By Deborah Pearce
At the end of the day, it's your business so you decide!
There are two views on testimonials with probably some people having a foot in each camp. Some say they don’t work, that they could be made up and do people actually believe them? We can certainly see their point. However, it’s interesting the feedback we get from therapists who do have testimonials, they note that if they monitor hits to their website then the testimonial page can sometimes get more hits than other pages.
1. Preferably get written permission from the client concerned to publish their testimonial (an email confirmation should be sufficient).
2. Consider getting a consent form (or email equivalent) which has tick boxes to offer the client choice as to where you publish their testimonial i.e. website, leaflet, advert etc. Nic is producing a folder of testimonials that she’s considering putting in the reception of her clinic, so that could be another option. Include some text to ensure that the consent is ‘irrevocable’, ie the person cannot subsequently withdraw their permission.
3. Don’t make them up, it’s obvious to some people when one person has written all the testimonials and Nic could spot this happening a mile off in her old career. She’d be able to pick out the made-up testimonials from sales people and it would instantly put distrust into her mind.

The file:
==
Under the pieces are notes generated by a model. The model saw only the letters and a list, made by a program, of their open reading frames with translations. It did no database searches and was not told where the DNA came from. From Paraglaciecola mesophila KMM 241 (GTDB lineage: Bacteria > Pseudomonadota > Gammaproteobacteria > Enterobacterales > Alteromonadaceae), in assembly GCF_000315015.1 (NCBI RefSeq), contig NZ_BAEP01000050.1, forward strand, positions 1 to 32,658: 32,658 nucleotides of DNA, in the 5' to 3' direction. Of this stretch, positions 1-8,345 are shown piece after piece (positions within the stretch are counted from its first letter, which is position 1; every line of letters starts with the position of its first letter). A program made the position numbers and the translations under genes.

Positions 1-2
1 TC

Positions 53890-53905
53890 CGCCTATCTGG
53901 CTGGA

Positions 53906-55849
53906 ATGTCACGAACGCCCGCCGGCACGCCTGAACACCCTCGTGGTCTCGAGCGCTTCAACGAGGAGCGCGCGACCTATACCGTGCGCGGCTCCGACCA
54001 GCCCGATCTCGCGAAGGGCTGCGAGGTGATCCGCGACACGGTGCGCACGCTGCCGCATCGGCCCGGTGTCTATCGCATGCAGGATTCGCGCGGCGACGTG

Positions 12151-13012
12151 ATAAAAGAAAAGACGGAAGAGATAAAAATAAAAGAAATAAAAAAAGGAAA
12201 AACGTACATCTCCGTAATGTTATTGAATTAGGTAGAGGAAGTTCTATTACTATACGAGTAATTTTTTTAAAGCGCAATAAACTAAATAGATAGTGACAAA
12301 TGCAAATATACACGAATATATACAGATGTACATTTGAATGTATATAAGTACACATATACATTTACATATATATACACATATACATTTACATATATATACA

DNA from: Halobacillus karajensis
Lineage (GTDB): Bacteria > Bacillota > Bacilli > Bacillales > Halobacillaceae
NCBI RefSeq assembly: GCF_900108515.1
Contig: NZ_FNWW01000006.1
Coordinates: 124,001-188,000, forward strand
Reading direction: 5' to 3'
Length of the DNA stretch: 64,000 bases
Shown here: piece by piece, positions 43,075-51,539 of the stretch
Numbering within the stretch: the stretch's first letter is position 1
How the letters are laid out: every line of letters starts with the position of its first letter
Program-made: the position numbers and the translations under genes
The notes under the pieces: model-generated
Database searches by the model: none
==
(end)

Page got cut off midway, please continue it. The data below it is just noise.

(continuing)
4. If possible and if it doesn’t compromise the client, ask to publish their name as this makes it more believable than putting something like ‘NG of London’ for instance.
5. Try and get differing content in the testimonials. It’s all well and good having some lovely clients saying ‘I think you’re great’ but what is more valuable is something such as ‘I benefitted greatly having had the deep tissue massage as my back felt so much more relaxed’, or ‘since having reflexology with you my headaches have disappeared’.
6. You may have to prove to the Advertising Standards Authority (ASA) that you have written permission to publish the testimonials. Testimonials are subject to the ASA's rulings, i.e. claims in testimonials are subject to the same evidence requirements as any other marketing statements. That means that you may not use testimonials to circumvent the ASA's code by making claims in a customer statement that you would not otherwise be permitted to make. See the following link for more details:
The Benefit of Testimonials
Part of marketing your services is to confirm to a potential client that you can help them. Therefore the more diverse the testimonials, the more clients you will appeal to. Testimonials and case studies allow those potential clients to become more comfortable with approaching you in the first place, possibly serving to allay any fears they may have or making you appear more approachable/ friendly! By showing potential clients that you have helped others, they may then think it's possible to get good results too.
Increasingly people are using audio and sometimes even video for their testimonials. This gives your website visitors the added option of hearing and/or seeing a ‘real’ person, which can add even more credibility.